I was training for my second attempt at Chester Marathon.
At this point I was up to my longer Sunday runs and one particular attempt called for an 18 miler.
Having headed out at 1pm I quickly found myself sweating profusely on what was a particularly muggy day (not great weather for an asthmatic) and, about ten mile in, I’d ran out of water and managed to lose the emergency pound I take with me on runs. Luckily I was about a mile from my nana’s house and I was hoping she would be in because it was a long way back home for me if she wasn’t.
Having arrived at her door a little worse for wear she was thankfully in and quickly provided me with water and some biscuits.
We talked for the next few minutes about my running, my son and mine and my wife’s impending second child (a daughter). I got my breath back and got up to head back out for the seven mile trip back home. Before I went my nana told me she loved me but she also said she was proud of me and gave me a big hug. She then told me to be careful during my marathon and she’d be asking dad how I got on.
The next day my dad arrived at my door with a box of water as well as a box of haribo courtesy of my nana. She’d sent them so I had plenty to keep me going on my longer runs.
True to her word she asked my dad how I’d gotten on at Chester and when she was told that I’d beaten my previous attempt by 31 minutes she told him to tell me how pleased she was for me.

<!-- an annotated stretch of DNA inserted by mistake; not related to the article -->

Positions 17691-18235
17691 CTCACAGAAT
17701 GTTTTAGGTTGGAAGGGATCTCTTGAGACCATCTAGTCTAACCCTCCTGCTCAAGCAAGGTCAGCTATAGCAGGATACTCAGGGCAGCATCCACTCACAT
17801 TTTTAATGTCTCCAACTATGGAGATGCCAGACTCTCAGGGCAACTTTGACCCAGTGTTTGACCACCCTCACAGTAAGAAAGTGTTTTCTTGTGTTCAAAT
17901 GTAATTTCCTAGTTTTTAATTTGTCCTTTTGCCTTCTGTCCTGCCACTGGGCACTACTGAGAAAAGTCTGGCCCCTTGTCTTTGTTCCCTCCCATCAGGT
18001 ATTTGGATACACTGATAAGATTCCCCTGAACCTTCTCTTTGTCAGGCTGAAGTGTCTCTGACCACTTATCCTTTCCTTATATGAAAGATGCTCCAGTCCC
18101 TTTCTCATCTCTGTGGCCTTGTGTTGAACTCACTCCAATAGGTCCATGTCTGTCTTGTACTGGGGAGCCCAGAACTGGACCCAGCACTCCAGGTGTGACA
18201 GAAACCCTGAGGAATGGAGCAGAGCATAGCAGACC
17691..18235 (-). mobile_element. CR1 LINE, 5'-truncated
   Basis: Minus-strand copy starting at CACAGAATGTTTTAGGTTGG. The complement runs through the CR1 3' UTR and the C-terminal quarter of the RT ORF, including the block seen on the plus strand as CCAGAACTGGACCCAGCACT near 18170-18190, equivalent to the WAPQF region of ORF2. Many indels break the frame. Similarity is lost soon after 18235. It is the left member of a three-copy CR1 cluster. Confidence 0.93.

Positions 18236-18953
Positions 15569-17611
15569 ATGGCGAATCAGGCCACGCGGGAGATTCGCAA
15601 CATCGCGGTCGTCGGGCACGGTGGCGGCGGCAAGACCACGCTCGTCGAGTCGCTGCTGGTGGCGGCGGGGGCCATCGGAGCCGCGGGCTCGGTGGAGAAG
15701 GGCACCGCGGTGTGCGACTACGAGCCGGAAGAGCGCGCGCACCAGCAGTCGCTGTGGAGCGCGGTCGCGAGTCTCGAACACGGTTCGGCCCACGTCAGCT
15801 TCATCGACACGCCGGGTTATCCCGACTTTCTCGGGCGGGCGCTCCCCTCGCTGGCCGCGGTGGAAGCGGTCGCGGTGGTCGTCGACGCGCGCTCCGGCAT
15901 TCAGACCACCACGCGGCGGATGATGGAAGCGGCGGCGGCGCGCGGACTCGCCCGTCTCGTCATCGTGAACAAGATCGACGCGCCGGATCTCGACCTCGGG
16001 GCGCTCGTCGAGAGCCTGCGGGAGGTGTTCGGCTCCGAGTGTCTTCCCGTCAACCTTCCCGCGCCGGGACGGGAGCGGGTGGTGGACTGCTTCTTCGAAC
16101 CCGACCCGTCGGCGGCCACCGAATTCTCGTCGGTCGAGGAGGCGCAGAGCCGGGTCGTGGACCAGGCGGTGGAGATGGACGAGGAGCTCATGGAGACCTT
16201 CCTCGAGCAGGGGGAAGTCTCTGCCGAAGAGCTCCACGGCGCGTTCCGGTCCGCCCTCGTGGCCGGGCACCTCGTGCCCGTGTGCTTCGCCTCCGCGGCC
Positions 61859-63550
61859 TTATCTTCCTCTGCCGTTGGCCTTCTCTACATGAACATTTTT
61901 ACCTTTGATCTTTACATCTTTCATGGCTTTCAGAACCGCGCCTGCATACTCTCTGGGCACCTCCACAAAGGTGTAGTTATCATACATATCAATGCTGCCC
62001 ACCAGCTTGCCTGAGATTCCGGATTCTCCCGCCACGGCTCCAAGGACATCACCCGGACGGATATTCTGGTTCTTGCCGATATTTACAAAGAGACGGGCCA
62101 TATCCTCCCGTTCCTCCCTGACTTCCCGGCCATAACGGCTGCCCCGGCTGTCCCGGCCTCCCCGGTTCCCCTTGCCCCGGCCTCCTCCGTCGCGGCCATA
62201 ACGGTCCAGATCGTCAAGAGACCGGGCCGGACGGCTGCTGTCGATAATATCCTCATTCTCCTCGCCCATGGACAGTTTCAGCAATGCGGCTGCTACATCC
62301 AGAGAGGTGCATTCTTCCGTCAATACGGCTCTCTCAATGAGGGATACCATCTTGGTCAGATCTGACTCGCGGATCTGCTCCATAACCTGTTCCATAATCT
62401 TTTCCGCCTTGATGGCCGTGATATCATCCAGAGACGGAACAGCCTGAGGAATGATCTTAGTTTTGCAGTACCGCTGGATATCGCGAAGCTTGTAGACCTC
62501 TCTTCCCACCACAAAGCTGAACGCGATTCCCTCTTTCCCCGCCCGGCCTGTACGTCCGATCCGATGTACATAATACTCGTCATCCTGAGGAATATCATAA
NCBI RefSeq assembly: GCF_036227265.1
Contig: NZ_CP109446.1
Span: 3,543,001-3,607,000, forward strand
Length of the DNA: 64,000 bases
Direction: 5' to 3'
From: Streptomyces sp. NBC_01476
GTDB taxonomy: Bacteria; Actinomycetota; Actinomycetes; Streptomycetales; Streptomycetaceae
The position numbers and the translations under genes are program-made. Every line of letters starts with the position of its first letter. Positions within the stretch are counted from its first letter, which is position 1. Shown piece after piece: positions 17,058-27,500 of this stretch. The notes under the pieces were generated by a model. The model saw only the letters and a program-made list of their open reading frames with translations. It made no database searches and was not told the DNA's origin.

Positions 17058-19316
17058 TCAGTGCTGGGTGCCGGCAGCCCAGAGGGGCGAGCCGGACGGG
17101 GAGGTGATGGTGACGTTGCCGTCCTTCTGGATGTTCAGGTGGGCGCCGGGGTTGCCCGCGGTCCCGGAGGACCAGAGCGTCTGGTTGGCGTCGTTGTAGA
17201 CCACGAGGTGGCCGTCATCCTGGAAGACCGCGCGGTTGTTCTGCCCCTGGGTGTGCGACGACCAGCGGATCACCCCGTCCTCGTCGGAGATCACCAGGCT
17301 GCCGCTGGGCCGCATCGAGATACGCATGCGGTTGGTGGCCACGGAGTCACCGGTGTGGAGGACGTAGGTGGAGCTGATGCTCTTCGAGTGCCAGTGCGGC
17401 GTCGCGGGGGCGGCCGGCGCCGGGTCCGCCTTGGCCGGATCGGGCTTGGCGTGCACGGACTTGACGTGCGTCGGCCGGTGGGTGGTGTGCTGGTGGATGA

Over the next few months though my nana’s health slowly started to decline and she was in and out of hospital before passing in July of this year.
She was my only grandparent who’d survived long enough to see my running endeavours and she was genuinely interested in how I was getting on with it and told me a few times how proud she was and that she wished my Grandad had seen me achieve some of the things I had. She was always asking my dad how I was getting on with the running and she was always telling him to tell me to be careful.
And so I found myself training for another Autumn Marathon this year and a lot of my runs have drifted to thoughts of my nana and particularly that moment I described above.
Dublin will be my fourth marathon and it seems only fitting that I dedicate this one to my nana.
I’ll be careful…promise.